Innovationen für den Holzbau


Impressions of the Innovation-day „Wood construction 4.0”


Hundegger Timber Engineering 4.0 Innovation Day

Innovative knowledge transfer for successful timber engineering companies

It was a gamble -- but in the end everyone was thrilled with the results!  „Timber Engineering 4.0“ Innovation Day turned out as an impressive gathering for leading companies in the timber engineering industry.


Science meets experience -- with new opportunities for the entire industry. This was the main idea that organiser Walter Fahrenschon, of Hans Hundegger PLC, wanted to convey to the industry representatives in attendance. This time around, however, Hundegger PLC didn't invite its Innovation Day guests to headquarters in Hawangen, choosing, rather, an outstanding and successful company from the timber engineering industry as the platform for innovative knowledge transfer.

Here, Holzbau Hauck, in Neckarbischofsheim, offered the ideal prerequisites:  With its tight integration of cutting-edge CAD software and state-of-the-art machinery, along with sterling craftsmanship, Holzbau Hauck enjoys the deserved reputation of a pioneer in the timber-engineering industry. At Holzbau Hauck, the customer gets it all in a single package: from original concept to turnkey dream-house, his/her trust is rewarded with the highest level of customer focus and dependability.
 Within the industry, Holzbau Hauck's quality standards serve as a benchmark; they are achieved through innovative planning and production technology, together with the use of high-quality materials.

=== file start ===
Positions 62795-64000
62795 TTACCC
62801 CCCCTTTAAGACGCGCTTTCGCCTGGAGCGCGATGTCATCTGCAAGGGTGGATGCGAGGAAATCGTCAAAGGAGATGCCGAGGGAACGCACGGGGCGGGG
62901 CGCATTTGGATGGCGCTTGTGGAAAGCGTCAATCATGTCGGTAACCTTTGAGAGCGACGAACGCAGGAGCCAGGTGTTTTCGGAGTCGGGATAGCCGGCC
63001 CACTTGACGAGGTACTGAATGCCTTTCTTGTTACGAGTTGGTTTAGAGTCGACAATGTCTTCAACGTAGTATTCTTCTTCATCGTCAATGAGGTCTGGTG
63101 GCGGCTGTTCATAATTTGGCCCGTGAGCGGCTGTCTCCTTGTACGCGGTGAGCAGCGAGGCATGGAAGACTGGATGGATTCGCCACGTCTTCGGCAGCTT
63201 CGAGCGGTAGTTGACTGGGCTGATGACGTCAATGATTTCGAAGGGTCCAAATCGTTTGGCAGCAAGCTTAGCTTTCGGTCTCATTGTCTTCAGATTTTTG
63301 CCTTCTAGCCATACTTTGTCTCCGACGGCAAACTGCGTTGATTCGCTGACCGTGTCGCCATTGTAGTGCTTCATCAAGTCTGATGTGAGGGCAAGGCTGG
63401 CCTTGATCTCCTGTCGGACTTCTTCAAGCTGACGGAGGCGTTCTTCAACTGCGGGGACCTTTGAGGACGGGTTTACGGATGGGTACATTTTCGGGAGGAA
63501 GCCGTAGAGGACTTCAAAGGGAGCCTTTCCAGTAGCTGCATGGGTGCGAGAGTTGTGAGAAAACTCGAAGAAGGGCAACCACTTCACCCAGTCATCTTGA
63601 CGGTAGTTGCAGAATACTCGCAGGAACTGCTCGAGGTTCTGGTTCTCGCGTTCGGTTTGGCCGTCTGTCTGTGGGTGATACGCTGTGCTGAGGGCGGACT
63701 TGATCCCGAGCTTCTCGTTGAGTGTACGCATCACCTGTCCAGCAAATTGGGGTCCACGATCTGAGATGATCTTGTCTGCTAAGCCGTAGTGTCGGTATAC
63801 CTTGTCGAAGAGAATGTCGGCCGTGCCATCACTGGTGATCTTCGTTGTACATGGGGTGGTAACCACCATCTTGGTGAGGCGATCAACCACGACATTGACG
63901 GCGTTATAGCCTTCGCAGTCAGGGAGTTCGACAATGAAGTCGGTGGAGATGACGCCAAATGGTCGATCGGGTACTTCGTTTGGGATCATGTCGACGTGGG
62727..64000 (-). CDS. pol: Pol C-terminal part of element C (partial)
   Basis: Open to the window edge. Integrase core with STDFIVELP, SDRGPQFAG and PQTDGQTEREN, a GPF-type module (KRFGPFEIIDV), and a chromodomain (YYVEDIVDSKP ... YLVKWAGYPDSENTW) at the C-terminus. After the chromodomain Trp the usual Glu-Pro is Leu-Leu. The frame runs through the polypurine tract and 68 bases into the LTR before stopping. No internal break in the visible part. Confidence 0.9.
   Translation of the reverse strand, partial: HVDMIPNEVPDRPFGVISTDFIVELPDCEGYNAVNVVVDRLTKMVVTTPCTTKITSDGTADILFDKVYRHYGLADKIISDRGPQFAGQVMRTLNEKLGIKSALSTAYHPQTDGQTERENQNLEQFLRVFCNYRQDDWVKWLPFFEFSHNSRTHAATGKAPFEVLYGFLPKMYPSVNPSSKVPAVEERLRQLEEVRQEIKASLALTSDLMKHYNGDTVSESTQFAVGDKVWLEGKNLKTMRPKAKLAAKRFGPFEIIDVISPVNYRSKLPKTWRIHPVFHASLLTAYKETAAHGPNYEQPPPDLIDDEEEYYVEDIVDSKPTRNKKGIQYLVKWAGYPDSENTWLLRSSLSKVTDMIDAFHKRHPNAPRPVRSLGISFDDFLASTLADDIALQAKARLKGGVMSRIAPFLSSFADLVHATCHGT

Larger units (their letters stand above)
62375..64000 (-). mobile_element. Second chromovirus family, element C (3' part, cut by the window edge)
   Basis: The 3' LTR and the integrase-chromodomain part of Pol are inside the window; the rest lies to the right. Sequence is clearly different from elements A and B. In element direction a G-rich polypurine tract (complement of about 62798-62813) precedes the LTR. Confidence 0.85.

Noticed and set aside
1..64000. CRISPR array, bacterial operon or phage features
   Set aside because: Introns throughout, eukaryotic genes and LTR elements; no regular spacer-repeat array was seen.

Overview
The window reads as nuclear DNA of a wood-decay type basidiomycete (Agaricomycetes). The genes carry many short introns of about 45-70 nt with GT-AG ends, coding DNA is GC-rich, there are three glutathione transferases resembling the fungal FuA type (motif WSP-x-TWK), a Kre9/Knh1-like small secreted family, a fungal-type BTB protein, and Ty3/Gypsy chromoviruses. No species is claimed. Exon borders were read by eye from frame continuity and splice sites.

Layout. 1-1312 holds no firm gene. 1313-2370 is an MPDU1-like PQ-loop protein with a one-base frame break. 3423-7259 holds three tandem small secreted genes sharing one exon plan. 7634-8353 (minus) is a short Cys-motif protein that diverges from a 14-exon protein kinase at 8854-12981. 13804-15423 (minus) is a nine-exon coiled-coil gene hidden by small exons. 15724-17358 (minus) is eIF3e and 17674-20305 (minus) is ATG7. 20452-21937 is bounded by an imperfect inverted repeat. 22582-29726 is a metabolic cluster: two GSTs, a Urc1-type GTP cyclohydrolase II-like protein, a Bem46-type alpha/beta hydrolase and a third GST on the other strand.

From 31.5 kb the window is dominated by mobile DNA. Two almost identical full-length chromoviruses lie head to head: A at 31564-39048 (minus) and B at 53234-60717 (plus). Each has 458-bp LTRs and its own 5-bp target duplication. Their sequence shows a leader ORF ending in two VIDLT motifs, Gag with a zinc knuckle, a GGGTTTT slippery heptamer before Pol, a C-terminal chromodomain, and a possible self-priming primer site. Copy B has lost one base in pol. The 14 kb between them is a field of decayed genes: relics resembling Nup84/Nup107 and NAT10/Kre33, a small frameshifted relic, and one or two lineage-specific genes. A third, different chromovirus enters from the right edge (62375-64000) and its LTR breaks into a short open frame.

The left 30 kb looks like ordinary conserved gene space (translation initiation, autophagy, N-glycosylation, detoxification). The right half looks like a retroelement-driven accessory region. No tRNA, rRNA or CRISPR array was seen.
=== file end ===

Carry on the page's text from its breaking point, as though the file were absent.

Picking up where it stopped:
Besides Hans Hundegger PLC, the worldwide market leader in CAD-controlled joinery machines, other companies, such as cadwork, mensch&maschine, Faro, BIZS, Isocell and Balz Machines, collaborated to provide a heretofore unheard-of wealth of information.

Over a hundred top managers and decision-makers from the timber engineering industry enthusiastically took the "backstage tour" of the innovative family-run company in Neckarbischofsheim. An effective blend of theory and practice, along with stimulating views beyond familiar professional horizons, made the Hundegger Innovation Days at Hausbau Hauck into absolute Highlights.


The scientific background was introduced by Thomas Rohner, professor of Timber Engineering and BIM (Building Information Technology) and head of the Timber Technology Department at Bern Technical University (whose stimulating talk, however, was far removed from arid theory).  To the contrary: Rohner deftly kept his audience involved and its curiosity wide awake. So what really is the deal with much-vaunted "Timber Engineering 4.0"? For Rohner, one thing is certain: In the long run, future challenges can be successfully addressed only if theory and practice once again converge. Professor Rohner: "BIM can't just be a slogan. We all share in the responsibility of helping Building Information Modelling, supported by state-of-the-art software, coalesce into a truly optimised planning, production and management tool".  So runs the appeal of this well-versed expert with much practical experience.